Hello new mom or dad! How are you adjusting to having a new member of your family? Whether this is your first baby or your fifth, bringing a new member of the household home means changes!
One of those changes can come in the form of noise – specifically, crying. Crying tends to ramp up from two to six weeks of age and decrease greatly after three months. This is normal.
Frustration with a crying baby is the number one trigger for the shaking and abuse of infants. Try this checklist of things to help soothe her, but no matter what, never shake your baby. Remember, if you are distressed, place your baby down in a safe place and walk away to get refreshed and gain a new perspective. How much crying is normal?
Feeling of being overwhelmed are common, but if the feeling that you can’t cope doesn’t go away in a few weeks, we encourage you to talk with your doctor, nurse practitioner or midwife. Check out the resources on this page and don’t be afraid to reach out for help from family, friends or one of the free services below. Little-known fact: dads can get postpartum depression too.
Your newborn checklist: getting your bearings
Here are some of the health priorities to squeeze in during the first month.
✓ If you have any concern that your baby is not feeding well, call your physician, midwife or Let’s Talk Parenting at 1-800-265-7293 ext. 3616. Find local breastfeeding support as soon as possible.
✓ Use safe sleep practices to reduce the risk of SIDS (Sudden Infant Death Syndrome). Put your baby to sleep on his back, in a non-smoking environment that doesn’t contain any loose bedding or clothing.
✓ Spend time skin-to-skin (this goes for dads and partners too!). Key times include right after birth (until after baby’s first feed) and before any painful medical procedure (e.g., having blood drawn or getting a needle).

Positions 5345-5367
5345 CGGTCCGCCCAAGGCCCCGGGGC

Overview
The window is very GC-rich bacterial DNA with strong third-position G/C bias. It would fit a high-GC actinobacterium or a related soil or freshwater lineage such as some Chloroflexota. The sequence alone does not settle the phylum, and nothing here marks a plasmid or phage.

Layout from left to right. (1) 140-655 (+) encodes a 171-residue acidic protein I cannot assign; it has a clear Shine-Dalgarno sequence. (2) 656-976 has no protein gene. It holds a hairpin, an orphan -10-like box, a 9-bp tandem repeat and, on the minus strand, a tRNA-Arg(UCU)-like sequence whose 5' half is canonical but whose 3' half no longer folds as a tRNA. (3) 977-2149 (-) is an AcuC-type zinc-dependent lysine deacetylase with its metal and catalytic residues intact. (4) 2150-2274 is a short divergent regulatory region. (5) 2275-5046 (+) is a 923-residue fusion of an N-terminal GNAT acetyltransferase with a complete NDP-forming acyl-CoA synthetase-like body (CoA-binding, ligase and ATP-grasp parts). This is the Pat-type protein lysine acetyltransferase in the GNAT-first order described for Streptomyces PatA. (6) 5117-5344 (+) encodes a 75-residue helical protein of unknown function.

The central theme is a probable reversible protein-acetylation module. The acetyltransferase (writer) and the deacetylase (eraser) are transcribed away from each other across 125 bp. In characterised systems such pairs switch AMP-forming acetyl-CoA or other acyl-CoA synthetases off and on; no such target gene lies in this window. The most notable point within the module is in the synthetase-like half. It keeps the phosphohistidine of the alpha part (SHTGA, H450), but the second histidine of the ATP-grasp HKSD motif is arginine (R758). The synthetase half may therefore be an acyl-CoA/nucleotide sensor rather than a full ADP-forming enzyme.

✓ Study those little nose scrunches and yawns. As baby’s facial expressions and gestures change, respond to them. (The same goes for cries and tears!).
✓ Sign up to receive Nipissing developmental checklists by email. They highlight any areas of growth or development that you might want to speak to your baby’s healthcare provider about. The earlier we identify challenges, the better chance we can help children meet their full potential.
Guides and resources
Healthy Babies, Healthy Children: A guide for new parents (PDF, 32 pages, 823 KB)
Feelings After Birth is a support group for mothers of infants and toddlers up to age 2 who are feeling overwhelmed, anxious, helpless or irritable/angry with family members
Your local and Public Health supports
- Let’s Talk Parenting is a free and confidential telephone support from a public health nurse Monday to Friday 9 a.m. to 4 p.m.: 1-800-265-7293 ext. 3616
- Connect with Public Health parenting supports on social media: Twitter @LetsTalkParents and on Facebook @LetsTalkParenting
- Sign up for our Online Prenatal and New Parent Program for reliable information about pregnancy, birth, breastfeeding and caring for your newborn. The program will be most helpful during pregnancy and the first two months after birth.
- Subscribe to our e-newsletter for local, reliable parenting articles sent to your inbox monthly
- Feelings After Birth
- Healthy Babies, Healthy Children
- Guelph Community Health Centre Postpartum Depression Support Services
- Canadian Mental Health Association Waterloo Wellington Dufferin
- Here 24 Seven Mental Health and Crisis Support
Looking forward? Read ahead to 1-3 months >